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People bereaved by Covid-19 in UK feel forgotten, charity says

People who have lost loved ones during the pandemic feel the UK has become desensitised to death, and their biggest challenge is being isolated and alone when grieving, according to a charity.

The palliative care and bereavement charity Sue Ryder is calling on governments to allow those who are grieving to form bereavement support bubbles with others in similar circumstances, particularly during any future lockdown.

Its research found 62% of people bereaved since the end of March felt the nation had become “desensitised to death”, while 55% felt their loved one’s death was “just a statistic”. It also found that 59% felt as though their grief had been forgotten.

Two-thirds of the 503 adults surveyed said forming a support bubble would be a “vital source of support”.

The charity, which has seen a significant increase in demand for its online bereavement support services since March, says too many people have had to grieve in isolation during the pandemic.

Alison lost her husband suddenly to the coronavirus at the beginning of lockdown. “I didn’t go out of the house for seven weeks, apart from to go to Andy’s funeral,” she said. “I have had no physical contact – no hugs, no touch on the hand, all of which you would take for granted under normal circumstances.”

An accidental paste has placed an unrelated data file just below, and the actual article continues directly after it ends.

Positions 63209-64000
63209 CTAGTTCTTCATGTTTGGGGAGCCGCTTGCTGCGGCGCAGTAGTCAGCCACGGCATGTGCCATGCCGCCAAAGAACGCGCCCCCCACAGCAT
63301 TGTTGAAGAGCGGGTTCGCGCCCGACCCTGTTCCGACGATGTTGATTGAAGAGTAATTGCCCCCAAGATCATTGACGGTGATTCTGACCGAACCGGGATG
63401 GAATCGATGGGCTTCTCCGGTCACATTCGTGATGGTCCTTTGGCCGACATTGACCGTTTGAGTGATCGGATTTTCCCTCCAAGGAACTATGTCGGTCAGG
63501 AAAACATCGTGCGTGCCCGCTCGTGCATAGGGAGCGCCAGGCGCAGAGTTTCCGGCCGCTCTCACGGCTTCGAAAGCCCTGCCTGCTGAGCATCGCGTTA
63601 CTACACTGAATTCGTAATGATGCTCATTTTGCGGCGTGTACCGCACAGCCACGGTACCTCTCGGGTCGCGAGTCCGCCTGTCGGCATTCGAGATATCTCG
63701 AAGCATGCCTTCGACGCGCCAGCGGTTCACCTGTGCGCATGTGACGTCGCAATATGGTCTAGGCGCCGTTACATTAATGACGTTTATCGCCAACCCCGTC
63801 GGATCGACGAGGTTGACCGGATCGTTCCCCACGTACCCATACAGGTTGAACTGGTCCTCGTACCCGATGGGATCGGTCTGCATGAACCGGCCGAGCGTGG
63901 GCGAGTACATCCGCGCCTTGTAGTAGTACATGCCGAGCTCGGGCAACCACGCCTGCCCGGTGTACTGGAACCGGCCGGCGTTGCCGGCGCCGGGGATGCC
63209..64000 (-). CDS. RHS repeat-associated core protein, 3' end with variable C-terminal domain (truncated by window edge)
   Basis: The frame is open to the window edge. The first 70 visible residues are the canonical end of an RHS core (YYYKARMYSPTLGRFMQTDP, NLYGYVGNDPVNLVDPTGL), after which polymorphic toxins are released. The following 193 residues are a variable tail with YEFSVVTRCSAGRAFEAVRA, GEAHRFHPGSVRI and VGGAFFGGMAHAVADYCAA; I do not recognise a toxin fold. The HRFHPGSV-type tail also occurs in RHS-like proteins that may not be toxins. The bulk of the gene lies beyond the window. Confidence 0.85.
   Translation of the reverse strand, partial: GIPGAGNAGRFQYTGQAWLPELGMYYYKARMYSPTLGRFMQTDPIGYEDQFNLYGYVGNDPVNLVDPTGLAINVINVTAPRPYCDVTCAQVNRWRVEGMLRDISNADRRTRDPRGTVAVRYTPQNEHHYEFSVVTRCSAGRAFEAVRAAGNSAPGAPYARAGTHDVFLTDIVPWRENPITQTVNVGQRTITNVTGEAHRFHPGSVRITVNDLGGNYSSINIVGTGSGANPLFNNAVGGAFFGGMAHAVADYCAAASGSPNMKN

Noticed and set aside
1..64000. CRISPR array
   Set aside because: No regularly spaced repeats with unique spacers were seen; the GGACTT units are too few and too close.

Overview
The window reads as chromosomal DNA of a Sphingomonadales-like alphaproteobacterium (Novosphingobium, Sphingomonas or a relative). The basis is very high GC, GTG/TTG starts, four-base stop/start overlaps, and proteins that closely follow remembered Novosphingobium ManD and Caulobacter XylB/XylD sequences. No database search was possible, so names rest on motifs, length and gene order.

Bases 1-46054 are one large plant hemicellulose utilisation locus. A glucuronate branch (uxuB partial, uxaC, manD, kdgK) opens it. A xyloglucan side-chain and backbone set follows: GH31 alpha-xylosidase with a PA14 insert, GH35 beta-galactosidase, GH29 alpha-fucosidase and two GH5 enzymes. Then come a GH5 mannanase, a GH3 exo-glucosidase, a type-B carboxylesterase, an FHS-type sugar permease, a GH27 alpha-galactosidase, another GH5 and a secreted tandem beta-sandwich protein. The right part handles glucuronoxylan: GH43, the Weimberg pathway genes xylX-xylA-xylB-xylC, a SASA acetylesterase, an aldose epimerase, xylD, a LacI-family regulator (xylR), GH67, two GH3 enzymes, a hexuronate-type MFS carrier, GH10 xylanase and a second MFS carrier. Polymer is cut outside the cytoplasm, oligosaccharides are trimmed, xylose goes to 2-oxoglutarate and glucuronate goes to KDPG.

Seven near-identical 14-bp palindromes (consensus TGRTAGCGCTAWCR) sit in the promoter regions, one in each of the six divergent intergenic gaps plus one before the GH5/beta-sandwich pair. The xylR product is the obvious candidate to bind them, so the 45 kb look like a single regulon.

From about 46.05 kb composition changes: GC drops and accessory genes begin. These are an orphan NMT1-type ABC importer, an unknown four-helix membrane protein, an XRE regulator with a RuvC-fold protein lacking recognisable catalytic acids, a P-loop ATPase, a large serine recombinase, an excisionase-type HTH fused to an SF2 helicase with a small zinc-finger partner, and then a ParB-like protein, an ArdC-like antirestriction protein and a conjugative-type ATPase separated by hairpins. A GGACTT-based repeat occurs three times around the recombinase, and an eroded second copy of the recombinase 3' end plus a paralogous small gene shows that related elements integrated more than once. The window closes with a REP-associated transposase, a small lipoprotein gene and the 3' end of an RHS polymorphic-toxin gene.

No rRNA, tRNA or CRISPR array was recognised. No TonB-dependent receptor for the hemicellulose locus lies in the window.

“The anxiety has had a terrible effect on my weight and I’ve become quite weak, and there is the added pressure of needing to return to work,” she added.

The charity’s call comes after Boris Johnson reversed his promise to meet people bereaved during the pandemic, claiming the group were in litigation against the government. The group representing 1,600 families, Covid-19 Bereaved Families for Justice UK, denies this.

Heidi Travis, the chief executive of Sue Ryder, said: “As a nation, we are experiencing bereavement and grief on a greater and more profound scale than ever before.

“So many people have been unable to say goodbye to those who have died; they have then had to grieve in isolation, without the physical presence or touch of those close to them.”

The charity is calling on the government to extend support bubble policies to include bereaved people with more than one adult in the household, for example housemates and older children. This would allow bereaved people to form a support bubble with another household without the need for social distancing, for any future local or national lockdowns.

Research commissioned by the charity reveals that for almost two-thirds of those who lost someone during lockdown, the biggest challenge was being isolated and alone when grieving, and feeling as though their grief had been forgotten in the middle of the global crisis.

The charity’s proposal is supported by MPs Richard Fuller, Jim Shannon and Carolyn Harris, who has written to the UK government to back the call. “Grief is extremely complex – even without the added anxieties of the coronavirus pandemic and lockdown,” she said. “For many people who have been bereaved since lockdown began, this has been an incredibly isolating time.

“The ability to form a bereavement support bubble without the need for social distancing, as single adult households are currently able to do in England, could make a huge impact for someone who is grieving.”

Read the original article at The Guardian

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